Fewer Americans Want to Lose Weight
In the face of what's been described as an obesity epidemic, have many Americans simply given up?
A recent Gallup poll seems to indicate that may be the case. Just 49 percent of Americans said they would like to lose weight--the first time in at least 25 years that fewer than half of Americans wanted to be slimmer. That number is down from a high of 62 percent in 2004.
The poll also found that 41 percent of Americans said that they were satisfied to stay at their present weight. Asked to evaluate where they were during the polling period in early November, 56 percent of Americans consider their weight to be "about right," whereas 37 percent said they consider themselves to be "very" or "somewhat overweight."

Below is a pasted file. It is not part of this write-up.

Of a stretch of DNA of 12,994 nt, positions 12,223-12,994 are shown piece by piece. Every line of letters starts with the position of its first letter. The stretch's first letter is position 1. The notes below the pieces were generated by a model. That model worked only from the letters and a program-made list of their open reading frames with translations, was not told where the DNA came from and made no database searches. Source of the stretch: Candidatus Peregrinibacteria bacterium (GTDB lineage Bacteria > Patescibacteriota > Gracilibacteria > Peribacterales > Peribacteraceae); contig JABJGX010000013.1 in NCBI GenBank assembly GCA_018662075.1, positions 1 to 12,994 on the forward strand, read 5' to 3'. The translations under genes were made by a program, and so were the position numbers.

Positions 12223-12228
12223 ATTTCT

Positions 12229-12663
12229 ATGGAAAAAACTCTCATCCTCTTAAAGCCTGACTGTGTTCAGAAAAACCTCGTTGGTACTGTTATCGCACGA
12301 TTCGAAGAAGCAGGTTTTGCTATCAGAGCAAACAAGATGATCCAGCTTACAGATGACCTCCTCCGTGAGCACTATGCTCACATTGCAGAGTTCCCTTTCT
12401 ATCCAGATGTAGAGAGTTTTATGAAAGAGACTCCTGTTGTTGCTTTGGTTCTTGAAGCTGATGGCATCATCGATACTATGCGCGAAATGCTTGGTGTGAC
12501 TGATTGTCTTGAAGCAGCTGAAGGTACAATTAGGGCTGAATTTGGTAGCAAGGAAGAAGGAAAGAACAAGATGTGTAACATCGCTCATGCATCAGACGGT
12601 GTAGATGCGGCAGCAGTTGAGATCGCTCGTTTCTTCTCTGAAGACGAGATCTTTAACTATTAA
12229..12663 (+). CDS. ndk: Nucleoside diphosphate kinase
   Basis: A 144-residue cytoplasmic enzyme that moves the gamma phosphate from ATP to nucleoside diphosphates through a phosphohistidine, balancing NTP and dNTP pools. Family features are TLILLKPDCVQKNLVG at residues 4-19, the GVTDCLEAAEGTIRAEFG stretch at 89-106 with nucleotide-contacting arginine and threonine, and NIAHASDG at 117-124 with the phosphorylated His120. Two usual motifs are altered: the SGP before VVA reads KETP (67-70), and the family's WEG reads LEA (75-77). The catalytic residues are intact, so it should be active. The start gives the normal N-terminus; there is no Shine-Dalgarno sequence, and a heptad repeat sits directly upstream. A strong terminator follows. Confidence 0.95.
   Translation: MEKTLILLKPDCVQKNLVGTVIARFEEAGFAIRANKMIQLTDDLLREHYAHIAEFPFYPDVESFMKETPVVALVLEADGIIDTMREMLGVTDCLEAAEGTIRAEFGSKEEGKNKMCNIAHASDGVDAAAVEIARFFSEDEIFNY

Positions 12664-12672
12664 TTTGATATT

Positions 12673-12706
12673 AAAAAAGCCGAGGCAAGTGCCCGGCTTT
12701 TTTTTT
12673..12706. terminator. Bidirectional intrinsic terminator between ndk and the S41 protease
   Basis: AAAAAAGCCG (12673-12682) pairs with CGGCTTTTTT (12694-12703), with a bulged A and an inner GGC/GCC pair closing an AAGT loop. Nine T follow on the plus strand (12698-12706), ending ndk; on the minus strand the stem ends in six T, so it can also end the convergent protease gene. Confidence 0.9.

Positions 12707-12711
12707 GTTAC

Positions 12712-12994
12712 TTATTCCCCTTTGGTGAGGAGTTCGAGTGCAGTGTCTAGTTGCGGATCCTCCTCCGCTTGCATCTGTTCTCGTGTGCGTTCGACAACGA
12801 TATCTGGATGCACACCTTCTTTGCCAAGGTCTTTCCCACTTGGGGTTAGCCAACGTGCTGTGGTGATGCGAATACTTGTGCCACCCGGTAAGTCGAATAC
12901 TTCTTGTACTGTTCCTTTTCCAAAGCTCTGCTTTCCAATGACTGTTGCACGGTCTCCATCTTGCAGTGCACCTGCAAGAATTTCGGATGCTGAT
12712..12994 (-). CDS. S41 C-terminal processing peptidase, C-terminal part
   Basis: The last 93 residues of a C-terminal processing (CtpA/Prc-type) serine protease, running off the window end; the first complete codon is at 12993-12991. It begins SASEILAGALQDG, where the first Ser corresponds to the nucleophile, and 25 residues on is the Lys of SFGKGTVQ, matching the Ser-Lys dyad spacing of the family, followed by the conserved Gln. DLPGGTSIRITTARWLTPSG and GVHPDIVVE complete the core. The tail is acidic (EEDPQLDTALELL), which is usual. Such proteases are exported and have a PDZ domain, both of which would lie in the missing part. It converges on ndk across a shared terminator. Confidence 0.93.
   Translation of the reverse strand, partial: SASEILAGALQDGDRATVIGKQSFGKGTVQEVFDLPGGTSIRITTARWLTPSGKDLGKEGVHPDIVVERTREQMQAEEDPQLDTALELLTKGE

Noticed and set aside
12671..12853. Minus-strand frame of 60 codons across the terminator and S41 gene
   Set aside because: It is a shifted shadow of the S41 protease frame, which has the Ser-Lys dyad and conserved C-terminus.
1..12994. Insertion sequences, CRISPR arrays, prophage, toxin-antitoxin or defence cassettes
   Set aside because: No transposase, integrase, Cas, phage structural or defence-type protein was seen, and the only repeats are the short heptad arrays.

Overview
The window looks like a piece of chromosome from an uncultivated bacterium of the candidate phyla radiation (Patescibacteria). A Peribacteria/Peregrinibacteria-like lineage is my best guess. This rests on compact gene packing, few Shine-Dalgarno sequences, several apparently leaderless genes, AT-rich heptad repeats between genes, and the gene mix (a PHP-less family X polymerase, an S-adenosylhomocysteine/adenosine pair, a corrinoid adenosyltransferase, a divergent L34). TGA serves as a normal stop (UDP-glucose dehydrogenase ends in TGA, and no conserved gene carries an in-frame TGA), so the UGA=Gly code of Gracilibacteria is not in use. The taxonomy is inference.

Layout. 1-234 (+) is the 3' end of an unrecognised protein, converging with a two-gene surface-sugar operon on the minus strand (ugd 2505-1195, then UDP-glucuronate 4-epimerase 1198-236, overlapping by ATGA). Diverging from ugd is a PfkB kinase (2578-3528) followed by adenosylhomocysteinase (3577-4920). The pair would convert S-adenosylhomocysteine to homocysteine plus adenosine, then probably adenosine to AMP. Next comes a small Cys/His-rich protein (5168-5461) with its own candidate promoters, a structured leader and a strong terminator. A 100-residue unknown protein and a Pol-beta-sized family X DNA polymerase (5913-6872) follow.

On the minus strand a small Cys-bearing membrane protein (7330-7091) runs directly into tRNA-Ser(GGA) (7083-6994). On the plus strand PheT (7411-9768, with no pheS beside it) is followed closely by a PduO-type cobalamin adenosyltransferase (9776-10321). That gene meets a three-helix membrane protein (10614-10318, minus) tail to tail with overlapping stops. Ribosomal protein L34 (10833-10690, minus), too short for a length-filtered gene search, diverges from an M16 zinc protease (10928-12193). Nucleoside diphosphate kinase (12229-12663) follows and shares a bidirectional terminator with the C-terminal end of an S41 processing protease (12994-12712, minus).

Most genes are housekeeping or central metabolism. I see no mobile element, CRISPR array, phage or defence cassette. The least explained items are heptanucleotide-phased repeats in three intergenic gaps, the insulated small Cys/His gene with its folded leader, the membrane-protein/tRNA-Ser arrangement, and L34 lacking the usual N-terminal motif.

Those numbers, unfortunately, don’t jibe with the actual statistics. Two-thirds of Americans are overweight or obese, putting people who are in the "normal" weight range in the minority.
In a way, overweight has become the “new normal.” The rising percentages of people who are overweight and obese may partly explain why so many Americans consider themselves to be at a normal weight, said Dr. Holly Lofton, the director of the Medical Weight Management Program at New York University Langone Medical Center.
One final note to drive home the point-the poll showed that although 49 percent of Americans reported that they "would like to lose weight," only 24 percent reported that they were "seriously trying to lose weight."
Don't miss this week's Slice of History--the first "drunkometer."